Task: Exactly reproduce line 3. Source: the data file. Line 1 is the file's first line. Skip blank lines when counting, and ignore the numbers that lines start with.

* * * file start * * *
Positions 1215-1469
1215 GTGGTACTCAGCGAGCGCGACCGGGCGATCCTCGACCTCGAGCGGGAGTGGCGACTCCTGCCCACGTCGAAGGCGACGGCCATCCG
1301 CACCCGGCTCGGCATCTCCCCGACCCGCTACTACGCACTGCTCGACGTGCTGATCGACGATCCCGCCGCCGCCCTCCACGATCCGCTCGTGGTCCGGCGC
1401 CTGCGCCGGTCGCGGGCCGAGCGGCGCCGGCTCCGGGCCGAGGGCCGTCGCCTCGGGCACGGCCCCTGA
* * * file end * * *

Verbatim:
1301 CACCCGGCTCGGCATCTCCCCGACCCGCTACTACGCACTGCTCGACGTGCTGATCGACGATCCCGCCGCCGCCCTCCACGATCCGCTCGTGGTCCGGCGC